Testimony: “June confronts Fred and Serena in court and challenges Emily (Alexis Bledel) to face a painful reminder of her Gilead past. Lawrence presents Aunt Lydia with a newly captured and familiar Handmaid.”

Given June’s ability to confront her tormentors, one might expect some real tension and fireworks from “Testimony”. Instead, we largely find the usual moribund melodrama.

Progress: “June and Luke work together to save Hannah. Serena and Fred greet unexpected visitors from Gilead. Janine tries to assist Aunt Lydia when a Handmaid-in-training goes on hunger strike.”

With little time left in S4, one would expect “Progress” to push toward a big climax. One would expect incorrectly, as it becomes just another collection of mopey character beats that fails to make much impact.

The Wilderness: “June draws on all her resources and relationships, risking everything to ensure her own kind of justice.”

Whereas the first couple of seasons used June as a way to depict the social structure and political domains of the Tale universe, subsequent shows got too caught up in June to the exclusion of much else. This becomes why I see S4 as character melodrama and not a lot else, for the series lost its ability to provide biting commentary.

“Wilderness” tends to feel like “fan service” as June seeks her revenge and redemption. This should pay off emotionally but it doesn’t, so “Wilderness” offers a flaccid conclusion to a forgettable season.

The Disc Grades: Picture C-/ Audio B+/ Bonus D

The Handmaid’s Tale appears in an aspect ratio of approximately 1.78:1 on these single-sided, double-layered DVDs; the shows have been enhanced for 16X9 sets. Even for SD-DVD, the episodes looked blah.

Sharpness felt lackluster. Closeups offered reasonable delineation, but anything wider became soft and iffy.

The episodes lacked signs of jagged edges or moiré effects, but the visuals could feel blocky at times. In addition, no source defects occurred, but artifacts gave the shows a messy vibe.

Colors favored teal much of the time, a choice that allowed the reds of the handmaids’ dresses to become prominent. Some ambers appeared as well. The tones appeared dull and flat.

Blacks seemed reasonably deep and dense, but shadows became too thick. S4 became the first to appear only on DVD and not on Blu-ray, and this meant a severe decline in picture quality.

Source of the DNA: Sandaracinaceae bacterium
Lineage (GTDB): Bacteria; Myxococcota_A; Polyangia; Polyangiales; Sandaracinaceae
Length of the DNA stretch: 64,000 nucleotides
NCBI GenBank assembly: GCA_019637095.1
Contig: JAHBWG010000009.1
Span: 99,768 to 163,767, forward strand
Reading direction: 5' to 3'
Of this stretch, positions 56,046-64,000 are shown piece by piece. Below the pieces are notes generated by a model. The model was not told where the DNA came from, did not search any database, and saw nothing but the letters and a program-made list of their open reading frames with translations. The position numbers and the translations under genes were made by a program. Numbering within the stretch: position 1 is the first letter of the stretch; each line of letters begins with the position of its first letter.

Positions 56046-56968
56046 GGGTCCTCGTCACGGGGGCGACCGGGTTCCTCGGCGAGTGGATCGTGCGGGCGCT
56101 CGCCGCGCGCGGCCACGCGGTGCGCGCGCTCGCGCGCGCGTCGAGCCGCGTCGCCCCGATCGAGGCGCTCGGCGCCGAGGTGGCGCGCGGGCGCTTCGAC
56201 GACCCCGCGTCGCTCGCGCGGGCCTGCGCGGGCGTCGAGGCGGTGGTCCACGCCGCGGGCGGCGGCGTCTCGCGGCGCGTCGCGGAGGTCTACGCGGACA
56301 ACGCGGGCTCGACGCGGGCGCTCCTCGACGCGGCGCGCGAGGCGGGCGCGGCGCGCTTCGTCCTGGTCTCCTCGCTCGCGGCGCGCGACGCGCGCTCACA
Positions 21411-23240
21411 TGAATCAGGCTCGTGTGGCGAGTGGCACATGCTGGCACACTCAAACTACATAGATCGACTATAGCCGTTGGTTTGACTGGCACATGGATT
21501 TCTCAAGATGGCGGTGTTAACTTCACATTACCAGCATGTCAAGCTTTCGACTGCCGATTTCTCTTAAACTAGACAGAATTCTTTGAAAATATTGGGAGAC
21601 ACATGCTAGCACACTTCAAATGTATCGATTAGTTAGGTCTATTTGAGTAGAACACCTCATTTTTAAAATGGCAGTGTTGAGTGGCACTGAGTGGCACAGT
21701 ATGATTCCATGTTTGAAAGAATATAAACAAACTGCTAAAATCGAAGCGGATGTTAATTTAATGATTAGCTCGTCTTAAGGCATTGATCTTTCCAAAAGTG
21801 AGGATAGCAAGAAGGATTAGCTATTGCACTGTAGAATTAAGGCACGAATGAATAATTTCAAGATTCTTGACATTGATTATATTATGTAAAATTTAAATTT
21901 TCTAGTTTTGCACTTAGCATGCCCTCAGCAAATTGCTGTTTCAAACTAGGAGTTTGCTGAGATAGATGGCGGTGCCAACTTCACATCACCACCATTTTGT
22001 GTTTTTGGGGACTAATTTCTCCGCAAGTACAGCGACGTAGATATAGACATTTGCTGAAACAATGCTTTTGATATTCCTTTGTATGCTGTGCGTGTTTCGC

As for the series’ Dolby Digital 5.1 audio, it worked better than expected. Though the episodes emphasized environmental information, they did so in a more active and involving manner than I anticipated.

This meant a very good sense of place, with active use of the surrounds for elements like footsteps and weather. While not equivalent to what we’d get from an action spectacular, the soundfield nonetheless fared nicely.

As expected, audio quality seemed positive, with speech that came across as natural and concise. Music boasted broad, rich tones as well.

Effects became accurate and dynamic, with deep low-end during the louder sequences. All of this added up to a very good soundtrack.

Across all 10 episodes, we get featurettes called One Burning Question. These last from five minutes, 38 seconds to eight minutes, 35 seconds for a total of one hour, 13 minutes, 41 seconds of material.

Along with host Stacey Wilson Hunt, across these we hear from actors Madeline Brewer, O-T Fagbenle, Elisabeth Moss, Ann Dowd, Bradley Whitford, Max Minghella, Sam Jaeger, Ever Carradine, Amanda Brugel, Joseph Fiennes and Yvonne Strahovski and fans Rachel Lindsay and Whitney Cummings.

Apparently these segments ran after the conclusion of each S4 episode, and they offered on-the-spot discussions of issues reflected in those shows. This means much character/story introspection, some of which works pretty well. The featurettes don’t change my mind about S4, but they give the programs a little more depth.

After two good years, Season Three of The Handmaid’s Tale showed a decline, and that continued for Season Four. More character melodrama than engaging material, S4 becomes mediocre and tedious. The DVDs offer very good audio but visuals seem erratic and the discs lack substantial bonus materials. Perhaps Season Five will bounce back, but I don’t feel optimistic.

Viewer Film Ratings: 1 Stars Number of Votes: 2